The allegation was reported by Greek media last year but a hearing only took place after leader of the country's socialist opposition submitted a complaint to prosecutors in late July.

The EU considers the use of spyware against journalists unacceptable.
The EU considers the use of spyware against journalists unacceptable. (Reuters Archive)

The head of Greek intelligence has admitted that his agency had spied on Thanasis Koukakis, a financial journalist who works for CNN Greece, in a disclosure that coincides with growing pressure on the government to shed light on the use of surveillance malware.

Panagiotis Kontoleon, chief of the EYP intelligence service, told parliament's institutions and transparency committee that his service had spied on the journalist, two lawmakers present at the hearing last week said.

"He admitted the surveillance, absolutely," one of the lawmakers said on Wednesday, declining to be identified because the July 29 meeting was private. Kontoleon declined to comment when contacted.

The committee's hearing was called after the leader of the socialist opposition PASOK party lodged a complaint with top court prosecutors over an attempted bugging of his mobile phone with surveillance software.

PASOK leader Nikos Androulakis made his complaint amid growing concern among European Union officials about spyware merchants and the use of surveillance software.

READ MORE: EU probes signs of Pegasus spyware use on top official phones

Predator surveillance software

In April, a Greek prosecutor began an investigation into an allegation by Koukakis that his smartphone had been infected by surveillance software.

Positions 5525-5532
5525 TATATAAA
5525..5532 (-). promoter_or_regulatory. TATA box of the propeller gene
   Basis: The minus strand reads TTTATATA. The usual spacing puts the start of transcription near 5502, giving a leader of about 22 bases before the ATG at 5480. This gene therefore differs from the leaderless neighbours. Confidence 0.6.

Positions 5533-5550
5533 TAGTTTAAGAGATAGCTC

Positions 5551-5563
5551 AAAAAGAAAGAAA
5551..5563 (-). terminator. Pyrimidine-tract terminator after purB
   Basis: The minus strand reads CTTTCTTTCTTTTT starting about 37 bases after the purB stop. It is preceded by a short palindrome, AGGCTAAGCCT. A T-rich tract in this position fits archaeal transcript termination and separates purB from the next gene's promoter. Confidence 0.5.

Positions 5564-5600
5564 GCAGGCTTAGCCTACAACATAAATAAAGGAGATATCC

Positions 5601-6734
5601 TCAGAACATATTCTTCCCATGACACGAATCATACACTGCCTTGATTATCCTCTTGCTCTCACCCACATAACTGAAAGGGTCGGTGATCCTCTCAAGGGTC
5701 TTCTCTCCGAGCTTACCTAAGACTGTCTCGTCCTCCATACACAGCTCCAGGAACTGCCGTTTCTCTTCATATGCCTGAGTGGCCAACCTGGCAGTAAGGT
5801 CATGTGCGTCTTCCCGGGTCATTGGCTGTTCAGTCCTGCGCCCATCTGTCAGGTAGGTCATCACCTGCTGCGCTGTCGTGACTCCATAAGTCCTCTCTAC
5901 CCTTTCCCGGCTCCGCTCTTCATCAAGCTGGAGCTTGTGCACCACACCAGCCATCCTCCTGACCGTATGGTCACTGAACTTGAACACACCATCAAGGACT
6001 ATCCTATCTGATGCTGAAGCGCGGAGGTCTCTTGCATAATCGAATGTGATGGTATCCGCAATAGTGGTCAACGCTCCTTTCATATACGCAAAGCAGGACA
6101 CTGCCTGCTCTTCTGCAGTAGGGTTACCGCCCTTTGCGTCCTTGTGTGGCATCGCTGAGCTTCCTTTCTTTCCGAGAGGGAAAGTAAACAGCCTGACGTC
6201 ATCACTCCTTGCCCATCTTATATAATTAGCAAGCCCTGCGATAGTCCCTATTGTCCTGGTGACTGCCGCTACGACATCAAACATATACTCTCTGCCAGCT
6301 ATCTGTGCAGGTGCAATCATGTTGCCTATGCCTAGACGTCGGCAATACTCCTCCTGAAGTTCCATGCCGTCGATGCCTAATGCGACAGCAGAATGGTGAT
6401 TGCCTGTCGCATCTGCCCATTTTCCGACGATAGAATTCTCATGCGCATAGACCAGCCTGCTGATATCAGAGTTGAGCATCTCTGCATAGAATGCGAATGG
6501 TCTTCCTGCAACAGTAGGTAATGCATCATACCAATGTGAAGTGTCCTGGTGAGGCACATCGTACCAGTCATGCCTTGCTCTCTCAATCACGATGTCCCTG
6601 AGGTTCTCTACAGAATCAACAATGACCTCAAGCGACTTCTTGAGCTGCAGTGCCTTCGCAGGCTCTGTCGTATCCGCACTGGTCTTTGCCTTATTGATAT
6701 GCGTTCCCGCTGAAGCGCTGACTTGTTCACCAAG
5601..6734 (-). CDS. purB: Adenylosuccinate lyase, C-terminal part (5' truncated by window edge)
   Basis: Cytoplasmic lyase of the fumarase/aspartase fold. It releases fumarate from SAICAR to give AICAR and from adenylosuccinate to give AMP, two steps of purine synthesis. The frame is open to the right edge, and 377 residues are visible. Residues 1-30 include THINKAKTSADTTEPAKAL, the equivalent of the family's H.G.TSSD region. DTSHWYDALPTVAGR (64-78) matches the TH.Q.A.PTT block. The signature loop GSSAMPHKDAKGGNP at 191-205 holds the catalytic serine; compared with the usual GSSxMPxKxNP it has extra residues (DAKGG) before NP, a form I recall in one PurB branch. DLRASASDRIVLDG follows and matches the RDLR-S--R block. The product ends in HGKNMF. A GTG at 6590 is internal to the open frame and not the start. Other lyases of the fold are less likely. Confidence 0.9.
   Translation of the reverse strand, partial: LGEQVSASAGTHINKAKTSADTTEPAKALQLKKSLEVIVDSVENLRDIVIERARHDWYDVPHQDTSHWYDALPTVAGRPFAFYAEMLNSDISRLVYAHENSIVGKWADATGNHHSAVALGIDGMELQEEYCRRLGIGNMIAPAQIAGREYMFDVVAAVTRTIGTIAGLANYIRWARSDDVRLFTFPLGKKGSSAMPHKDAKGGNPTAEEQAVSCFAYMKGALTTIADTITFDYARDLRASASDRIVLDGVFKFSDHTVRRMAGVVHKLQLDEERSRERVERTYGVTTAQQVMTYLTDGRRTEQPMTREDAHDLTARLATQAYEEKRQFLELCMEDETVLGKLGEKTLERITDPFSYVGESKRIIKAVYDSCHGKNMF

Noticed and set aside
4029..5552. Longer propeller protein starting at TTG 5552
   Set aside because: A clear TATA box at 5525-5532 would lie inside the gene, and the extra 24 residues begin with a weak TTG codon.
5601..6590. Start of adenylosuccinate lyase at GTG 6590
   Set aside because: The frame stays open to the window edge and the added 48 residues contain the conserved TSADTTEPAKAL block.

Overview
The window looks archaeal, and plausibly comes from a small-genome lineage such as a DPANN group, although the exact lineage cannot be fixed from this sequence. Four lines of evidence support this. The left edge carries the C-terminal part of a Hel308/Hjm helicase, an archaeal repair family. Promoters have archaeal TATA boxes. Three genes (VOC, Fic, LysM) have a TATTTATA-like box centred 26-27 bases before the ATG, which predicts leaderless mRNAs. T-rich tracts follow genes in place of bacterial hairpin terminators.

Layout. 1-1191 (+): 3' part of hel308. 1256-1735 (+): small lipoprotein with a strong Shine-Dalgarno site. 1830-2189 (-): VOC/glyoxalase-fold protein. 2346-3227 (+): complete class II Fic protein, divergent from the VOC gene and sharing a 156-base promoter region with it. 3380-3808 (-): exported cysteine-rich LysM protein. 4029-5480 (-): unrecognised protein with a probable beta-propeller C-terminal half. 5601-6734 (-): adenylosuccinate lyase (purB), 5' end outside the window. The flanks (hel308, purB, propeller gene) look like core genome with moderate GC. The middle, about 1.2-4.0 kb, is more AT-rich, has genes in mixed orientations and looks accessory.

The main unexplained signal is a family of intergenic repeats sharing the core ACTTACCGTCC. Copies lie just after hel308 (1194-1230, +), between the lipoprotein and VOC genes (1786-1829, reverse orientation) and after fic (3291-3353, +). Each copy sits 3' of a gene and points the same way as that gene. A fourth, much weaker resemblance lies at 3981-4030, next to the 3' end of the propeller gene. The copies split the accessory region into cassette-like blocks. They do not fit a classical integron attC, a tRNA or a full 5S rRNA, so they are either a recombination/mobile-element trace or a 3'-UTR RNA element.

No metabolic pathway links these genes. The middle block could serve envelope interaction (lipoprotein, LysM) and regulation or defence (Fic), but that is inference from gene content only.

Last year when the allegation was reported by Greek media, left wing SYRIZA, Greece's largest opposition party, asked for the parliamentary committee to convene to look into the matter.

Its request was turned down by the committee chairman. But after Androulakis submitted his complaint to prosecutors in late July, a request by both SYRIZA and PASOK for the committee to convene was accepted and a hearing followed.

SYRIZA has formally asked the prime minister to shed light on both cases which, it says, involve the use of Predator surveillance software, citing major issues for democracy and citizens' privacy rights.

At the hearing, EYP chief Kontoleon, who reports directly to the prime minister, noted that EYP performs its work not only based on its own information but at times after tips or requests by foreign intelligence services, the two sources said.

Journalist Koukakis, whose work has included investigative reporting on financial crimes, remains baffled why he was bugged: "I am surprised that areas that I cover as a reporter, economic policy and the banking system, can be a national security threat," he said.

Government spokesperson Giannis Oikonomou said that Greek authorities do not use the spyware allegedly deployed in the hacking of Koukakis and do not do business with companies selling it.

"The government has nothing to hide and has called on the justice system to investigate the cases thoroughly," he said.

"Without crossing to the extreme of technophobia, such malware does pose a threat and must be tackled efficiently."

READ MORE: Turkish intelligence agency nabs Greek spy

Source: Reuters